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Montreal Expos' Cliff Floyd catches a line drive during fielding practice at the team's training facility in West Palm Beach, Fla., on Feb. 29, 1996.Ryan Remiorz/CP

In place of on-field baseball action postponed by the COVID-19 pandemic, The Globe and Mail brings you a computer-simulated tournament involving four of the greatest Canadian teams, using the statistics-based software of the sports-game company Strat-O-Matic. The first-round best-of-seven-game series pits the 1985 Blue Jays against their World Series-winning counterparts from 1993, while on the other side of the bracket, the 1981 Expos take on the 1994 Montreal squad. Today’s matchup is Game No. 4 of the all-Expos series.

Maybe baseball isn’t such a complicated game after all.

Postgame, after his hit drove in the winning run to give the 1994 Expos a 3-2 win over the 1981 Montrealers, slugger Cliff Floyd shrugged off the mental part of the sport. ″If you got a hundred things on your mind, how you going to hit the ball,” he asked rhetorically. “Nah, man, I was swinging for the fences tonight.”

He caught one – the one in right field, specifically. Facing 1981′s Charlie Lea in a game tied 2-2 in the top of the seventh, Floyd walloped a low-and-inside offering for an off-the-wall triple that plated Marquis Grissom for what turned out to be the game-winning run.

"He golfed it,” reliever Tim Scott said of his teammate’s liner. “It was something.”

The win gave the 1994 side a 3-1 lead in games heading into Game No. 5. The scheduled starters are 1994′s Ken Hill and 1981′s Steve Rogers. It’s a reprise for the pitchers who faced each other in the first game of the best-of-seven series. The winner of the all-Expos series will face the 1993 Toronto Blue Jays, who dispensed with the 1985 Jays in four successive games.

The game at Olympic Stadium was tighter than the ’94 Expos owners’ wallets. In the top of the opening inning, Floyd singled in the first run and scored the second. Two innings later, the 1981 Expos parlayed four base hits into a pair of runs to even the score. Floyd’s screaming three-bagger in the seventh broke the tie.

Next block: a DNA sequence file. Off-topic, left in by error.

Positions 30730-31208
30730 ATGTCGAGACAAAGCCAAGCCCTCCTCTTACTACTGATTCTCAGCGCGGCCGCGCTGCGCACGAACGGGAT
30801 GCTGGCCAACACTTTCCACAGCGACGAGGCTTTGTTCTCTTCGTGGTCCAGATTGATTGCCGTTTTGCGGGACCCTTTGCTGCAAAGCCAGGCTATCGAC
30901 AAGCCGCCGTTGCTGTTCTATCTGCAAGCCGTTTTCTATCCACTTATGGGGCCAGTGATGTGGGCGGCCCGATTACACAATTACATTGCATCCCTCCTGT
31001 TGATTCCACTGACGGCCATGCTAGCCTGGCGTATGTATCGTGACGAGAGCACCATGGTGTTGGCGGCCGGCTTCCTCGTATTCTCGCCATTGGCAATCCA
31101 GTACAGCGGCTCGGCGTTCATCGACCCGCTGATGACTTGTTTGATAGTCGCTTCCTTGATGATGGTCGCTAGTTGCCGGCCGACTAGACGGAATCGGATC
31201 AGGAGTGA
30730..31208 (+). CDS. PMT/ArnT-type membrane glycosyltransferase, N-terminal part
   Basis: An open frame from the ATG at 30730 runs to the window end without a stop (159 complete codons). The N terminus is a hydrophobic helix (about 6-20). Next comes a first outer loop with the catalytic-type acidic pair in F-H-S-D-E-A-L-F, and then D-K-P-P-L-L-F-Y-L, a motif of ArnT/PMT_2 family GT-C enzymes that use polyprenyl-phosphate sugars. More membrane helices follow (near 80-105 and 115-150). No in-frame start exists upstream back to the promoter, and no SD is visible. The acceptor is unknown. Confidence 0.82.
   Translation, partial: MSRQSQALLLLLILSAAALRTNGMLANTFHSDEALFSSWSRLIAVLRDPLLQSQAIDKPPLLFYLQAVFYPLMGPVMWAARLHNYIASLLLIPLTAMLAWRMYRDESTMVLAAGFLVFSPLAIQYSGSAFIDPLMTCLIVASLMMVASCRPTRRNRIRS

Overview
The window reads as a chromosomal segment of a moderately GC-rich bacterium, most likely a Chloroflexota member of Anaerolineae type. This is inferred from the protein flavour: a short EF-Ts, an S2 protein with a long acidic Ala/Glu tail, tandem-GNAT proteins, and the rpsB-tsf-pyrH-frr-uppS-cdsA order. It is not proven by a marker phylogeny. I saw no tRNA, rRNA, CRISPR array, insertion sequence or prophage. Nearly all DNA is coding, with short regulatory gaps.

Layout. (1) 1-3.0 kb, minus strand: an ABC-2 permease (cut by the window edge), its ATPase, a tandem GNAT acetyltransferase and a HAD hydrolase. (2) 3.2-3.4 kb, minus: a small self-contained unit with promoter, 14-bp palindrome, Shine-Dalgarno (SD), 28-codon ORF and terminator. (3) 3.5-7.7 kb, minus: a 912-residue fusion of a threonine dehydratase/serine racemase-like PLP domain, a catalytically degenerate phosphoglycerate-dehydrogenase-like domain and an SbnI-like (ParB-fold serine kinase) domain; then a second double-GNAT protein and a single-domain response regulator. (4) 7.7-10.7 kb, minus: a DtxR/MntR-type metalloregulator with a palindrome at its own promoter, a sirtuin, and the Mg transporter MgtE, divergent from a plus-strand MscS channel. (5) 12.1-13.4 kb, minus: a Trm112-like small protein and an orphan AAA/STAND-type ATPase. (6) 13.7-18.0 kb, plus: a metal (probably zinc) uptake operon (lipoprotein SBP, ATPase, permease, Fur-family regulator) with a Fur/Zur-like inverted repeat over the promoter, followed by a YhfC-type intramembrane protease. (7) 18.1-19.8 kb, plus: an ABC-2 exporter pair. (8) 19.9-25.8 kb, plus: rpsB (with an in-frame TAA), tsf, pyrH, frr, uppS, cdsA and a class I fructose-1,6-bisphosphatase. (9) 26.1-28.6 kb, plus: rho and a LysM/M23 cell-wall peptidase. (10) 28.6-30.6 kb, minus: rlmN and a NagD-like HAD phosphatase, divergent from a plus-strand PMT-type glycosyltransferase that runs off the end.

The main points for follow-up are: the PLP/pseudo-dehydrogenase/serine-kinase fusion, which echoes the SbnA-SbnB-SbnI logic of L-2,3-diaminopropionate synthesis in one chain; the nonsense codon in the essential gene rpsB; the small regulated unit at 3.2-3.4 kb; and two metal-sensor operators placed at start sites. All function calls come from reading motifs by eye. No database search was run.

Though the strapping rookie seems built for power, Floyd’s bat produced but four home runs in 334 official at-bats during the ’94 regular season. He hit the ball ruthlessly hard, but with little elevation.

“I expect to be a real good hitter, hit 20 homers or so and drive in more than 100 runs each season consistently," a confident Floyd told reporters after the game. "I expect to hit a few long homers. I want people to know I hit that ball. People have been telling me I remind them of Willie McCovey. If I can live up to what McCovey did, that would be great.”

When the 6-foot-4 Floyd compares himself to McCovey, it’s no stretch. ’“He does remind you of Willie,” said one rival general manager in spring training, referring to the Hall of Famer nicknamed Stretch. "They’re both massive, huge. They have so much presence. And they look big. Some guys are big, but when you see them in person, they don’t appear that immense. Floyd and McCovey are both immense.

“It’s a natural body. I take after my mom. She’s a big woman,” Floyd said. "When I fill out, I won’t be surprised if I weigh 250, but I’ll still look good.”

Get a load of baseball’s next big thing.

94 Expos vs 81 Expos - Game 4The Globe and Mail


Monday, The Globe will run a game report and box score of Game 5 of the Montreal side of our computer-simulated tournament. Scheduled starting pitchers are Steve Rogers for the 1981 Expos and Ken Hill for the ‘94 Montrealers. The winner of the best-of-seven series will face the 1993 Toronto Blue Jays in the final round for the mythical Macdonald-Cartier Cup.